'Just war' applied anew to 'genocide,' civil war
By ARTHUR JONES
Three times in the early 1990s, Fr. J. Bryan Hehir aimed the "just war" theory at the Bosnia crisis -- and missed.
Hehir, Harvard Divinity School professor of Practice in Religion and Society, admits he was wrong when he thrice opposed outside intervention in Bosnia while "ethnic cleansing" was underway. He also knows where he was wrong -- on the issue of proportionality, one of the criteria of the just war theory used to measure whether a particular action might be justified. Hehir at the time was afraid outside involvement, for instance from NATO, would use force out of all proportion to the conditions inside the region. In fact, the quickly changing post-Cold War world was providing new scenarios the old just-war scripts didn't cover.
Precisely what those scripts might be was explored by Hehir during a February appearance at Georgetown University with LeRoy Walters, philosophy professor and director of the Kennedy Institute of Ethics, and William V. O'Brien, a just-war expert and Georgetown government professor emeritus. Hehir was on the staff of the U.S. Catholic Conference and helped draft the bishops' 1983 pastoral on war and peace.
The session was one in a three-segment symposium, "The Church in American Society and the Consistent Ethic of Life," which built on a Sept. 19, 1996, address at Georgetown by the late Cardinal Joseph Bernardin.
Discussion of the just war doctrine came down to favoring -- in a world no longer caught between two superpowers or under an immediate threat of nuclear war -- continued intervention to prevent genocide and "ethnic cleansing," and possible "humanitarian intervention." Yet to expand just cause for going to war beyond genocide, Hehir speculated, probably requires expanding the "reasons" for intervention while restricting the "authority" of who can intervene -- probably to intervention "authorization" only by multilateral approval.
From a U.S. military standpoint, that immediately raises the thorny issue of military command. U.S. soldiers are quick to point out that they joined the U.S. military to serve under U.S. commanders, not multilateral commanders. Hehir would deal with that by allowing for a "double volunteer" system. A U.S. soldier serving in the U.S. military could further volunteer to serve in multilateral forces.
However, suggested O'Brien, there are practical problems with "collective humanitarian intervention. It's not easy to get enough consensus" to first get authority and then to exercise it.
The United Nations still has a Security Council veto, said O'Brien, "and a Desert Shield or Desert Storm can't rely on Russia always to agree or China to always abstain." And convincing the American people they ought to be involved is a further challenge.
Intervening for humanitarian purposes in a conflict between two parties, suggested O'Brien, also poses the "comparative justice" question: What kind of country is this?
It is a judgment call, he said, "to knock out something that's very bad in favor of something that's hard to take. But that's the world we live in."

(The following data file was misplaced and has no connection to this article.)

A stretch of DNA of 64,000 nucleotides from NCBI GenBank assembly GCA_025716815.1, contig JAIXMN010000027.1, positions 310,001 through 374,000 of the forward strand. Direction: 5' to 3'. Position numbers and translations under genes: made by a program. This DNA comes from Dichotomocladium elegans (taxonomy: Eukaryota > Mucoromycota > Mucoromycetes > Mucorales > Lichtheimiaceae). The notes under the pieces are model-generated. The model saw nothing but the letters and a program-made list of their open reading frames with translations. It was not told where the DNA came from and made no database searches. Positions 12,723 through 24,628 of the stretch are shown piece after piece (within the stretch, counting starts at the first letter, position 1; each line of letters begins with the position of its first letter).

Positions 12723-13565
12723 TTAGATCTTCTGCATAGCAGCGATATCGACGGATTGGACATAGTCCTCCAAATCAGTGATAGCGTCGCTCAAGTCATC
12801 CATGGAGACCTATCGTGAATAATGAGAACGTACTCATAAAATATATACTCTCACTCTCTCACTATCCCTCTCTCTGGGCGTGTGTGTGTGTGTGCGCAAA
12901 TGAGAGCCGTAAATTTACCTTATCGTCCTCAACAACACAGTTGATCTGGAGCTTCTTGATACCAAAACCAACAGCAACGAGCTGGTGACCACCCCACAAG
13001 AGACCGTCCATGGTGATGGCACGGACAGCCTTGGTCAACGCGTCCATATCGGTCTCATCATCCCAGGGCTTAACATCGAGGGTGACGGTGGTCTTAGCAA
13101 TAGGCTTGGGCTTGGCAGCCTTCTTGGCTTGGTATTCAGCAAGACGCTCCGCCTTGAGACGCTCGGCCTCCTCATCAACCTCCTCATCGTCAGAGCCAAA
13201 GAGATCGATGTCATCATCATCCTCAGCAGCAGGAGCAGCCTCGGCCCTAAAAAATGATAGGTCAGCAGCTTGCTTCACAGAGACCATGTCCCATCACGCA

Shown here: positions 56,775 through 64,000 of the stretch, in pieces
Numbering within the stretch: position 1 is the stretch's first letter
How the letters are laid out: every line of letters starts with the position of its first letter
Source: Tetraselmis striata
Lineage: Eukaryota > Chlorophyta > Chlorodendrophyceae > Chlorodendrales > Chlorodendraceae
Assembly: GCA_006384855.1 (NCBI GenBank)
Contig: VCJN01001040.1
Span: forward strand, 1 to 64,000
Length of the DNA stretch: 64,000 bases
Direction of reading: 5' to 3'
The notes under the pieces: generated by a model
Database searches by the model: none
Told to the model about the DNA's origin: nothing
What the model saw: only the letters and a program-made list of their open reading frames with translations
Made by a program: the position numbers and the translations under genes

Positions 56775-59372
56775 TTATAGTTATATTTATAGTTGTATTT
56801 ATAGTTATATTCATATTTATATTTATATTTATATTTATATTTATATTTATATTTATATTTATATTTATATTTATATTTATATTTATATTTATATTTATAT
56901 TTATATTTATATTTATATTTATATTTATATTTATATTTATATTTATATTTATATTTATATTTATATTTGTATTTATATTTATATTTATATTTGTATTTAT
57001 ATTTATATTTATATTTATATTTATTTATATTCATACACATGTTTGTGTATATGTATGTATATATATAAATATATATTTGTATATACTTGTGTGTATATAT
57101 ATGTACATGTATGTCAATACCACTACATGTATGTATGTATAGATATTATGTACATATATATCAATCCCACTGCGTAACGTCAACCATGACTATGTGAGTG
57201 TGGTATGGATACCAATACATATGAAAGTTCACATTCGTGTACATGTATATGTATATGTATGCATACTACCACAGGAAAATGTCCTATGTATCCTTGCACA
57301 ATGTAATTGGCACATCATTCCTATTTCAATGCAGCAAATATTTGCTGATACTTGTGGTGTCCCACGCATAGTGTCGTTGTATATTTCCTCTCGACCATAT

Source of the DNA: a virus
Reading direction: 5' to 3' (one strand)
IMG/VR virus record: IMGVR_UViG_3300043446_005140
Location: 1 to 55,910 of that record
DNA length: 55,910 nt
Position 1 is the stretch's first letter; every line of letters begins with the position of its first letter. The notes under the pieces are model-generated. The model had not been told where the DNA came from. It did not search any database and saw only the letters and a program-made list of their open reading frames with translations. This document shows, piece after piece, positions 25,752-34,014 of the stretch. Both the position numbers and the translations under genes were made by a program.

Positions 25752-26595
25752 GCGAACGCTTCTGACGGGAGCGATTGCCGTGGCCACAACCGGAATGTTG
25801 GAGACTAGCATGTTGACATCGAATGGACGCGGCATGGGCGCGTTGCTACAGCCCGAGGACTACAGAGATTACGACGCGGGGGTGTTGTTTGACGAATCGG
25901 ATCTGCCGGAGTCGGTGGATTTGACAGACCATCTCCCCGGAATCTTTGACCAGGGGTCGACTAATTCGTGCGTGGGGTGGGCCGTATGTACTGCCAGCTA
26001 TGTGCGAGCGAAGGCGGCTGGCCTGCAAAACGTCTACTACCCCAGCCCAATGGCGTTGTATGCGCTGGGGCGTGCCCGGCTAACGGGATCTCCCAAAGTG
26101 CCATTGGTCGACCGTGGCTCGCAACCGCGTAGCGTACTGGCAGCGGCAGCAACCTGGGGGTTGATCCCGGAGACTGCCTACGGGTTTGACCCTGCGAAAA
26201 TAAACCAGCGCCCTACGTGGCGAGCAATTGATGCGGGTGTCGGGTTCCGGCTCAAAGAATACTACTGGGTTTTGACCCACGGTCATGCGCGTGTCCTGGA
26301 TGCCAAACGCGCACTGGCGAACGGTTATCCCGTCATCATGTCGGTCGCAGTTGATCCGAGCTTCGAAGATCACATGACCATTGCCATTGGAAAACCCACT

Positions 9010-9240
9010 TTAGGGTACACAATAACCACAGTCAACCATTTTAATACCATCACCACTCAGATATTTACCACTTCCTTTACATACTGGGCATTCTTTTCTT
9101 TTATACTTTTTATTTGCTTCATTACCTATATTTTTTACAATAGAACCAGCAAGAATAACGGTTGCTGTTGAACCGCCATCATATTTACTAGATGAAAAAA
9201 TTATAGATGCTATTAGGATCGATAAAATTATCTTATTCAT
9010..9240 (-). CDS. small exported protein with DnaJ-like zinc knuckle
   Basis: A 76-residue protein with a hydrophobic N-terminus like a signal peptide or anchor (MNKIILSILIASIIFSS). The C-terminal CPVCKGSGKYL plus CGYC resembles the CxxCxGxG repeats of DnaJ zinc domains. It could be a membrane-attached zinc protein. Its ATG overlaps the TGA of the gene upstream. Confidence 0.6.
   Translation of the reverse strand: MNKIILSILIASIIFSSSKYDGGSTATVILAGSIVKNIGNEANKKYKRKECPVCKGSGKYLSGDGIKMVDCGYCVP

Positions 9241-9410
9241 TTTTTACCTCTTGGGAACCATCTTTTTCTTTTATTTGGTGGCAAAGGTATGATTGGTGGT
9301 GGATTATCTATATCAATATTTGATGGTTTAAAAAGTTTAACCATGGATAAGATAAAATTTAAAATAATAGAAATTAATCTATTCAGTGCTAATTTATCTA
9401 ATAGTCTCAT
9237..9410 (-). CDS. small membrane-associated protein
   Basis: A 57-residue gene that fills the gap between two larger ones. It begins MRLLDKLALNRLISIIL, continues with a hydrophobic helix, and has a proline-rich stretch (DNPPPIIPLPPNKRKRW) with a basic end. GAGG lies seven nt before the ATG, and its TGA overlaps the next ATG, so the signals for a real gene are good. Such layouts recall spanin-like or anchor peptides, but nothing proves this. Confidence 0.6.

We also live in a world in which 10 percent of the global budget is spent on arms, said Walters, alluding to the consistent ethic-of-life theme running through the symposium series.
Questioning whether just-war discussions should also embrace the question of "just levels" of military expenditure, Walters used materials from the U.S. Arms Control and Disarmament Agency and other materials to show that the United States sells 56 percent of the world's arms -- "more than all other nations combined" -- while scaling back rapidly on aid and other assistance that might help prevent wars.
Industrial world indicators show America lagging behind in social and public health expenditures, Walters said.
The United States ranks a poor 12th in maternal mortality rates, 18th in the percentage of school age children in school and 39th in the physician-to-patients ratio.
Meanwhile, he said, the United States places an emphasis on military research and development to the detriment of other research and development efforts.
Walters said current interest rates consume 15 percent of the federal budget owing to the enormous Reagan-era military buildup, "an ongoing legacy. Before that time, interest on the national debt was 7 percent." But Reagan would not cut defense and Congress would not cut social spending, he said. Hehir said that although there is no longer the level of overall danger that existed in the Cold War, the two major issues now are genocide, violence and civil war in collapsed states. Applying the just war theory to these new problems, Hehir said, would require "a tight and tough means test of proportionality about assessing what kinds of possibilities of effectiveness intervention should have and what the consequences would be."
So, he suggested, expand the cause; restrict the authority; and be tight and tough on proportionality.
While genocide ought to demand intervention, he said, he was not sure that lesser human rights violations should require similar measures. What, he wondered, would a range of just causes for intervention look like?
National Catholic Reporter, May 16, 1997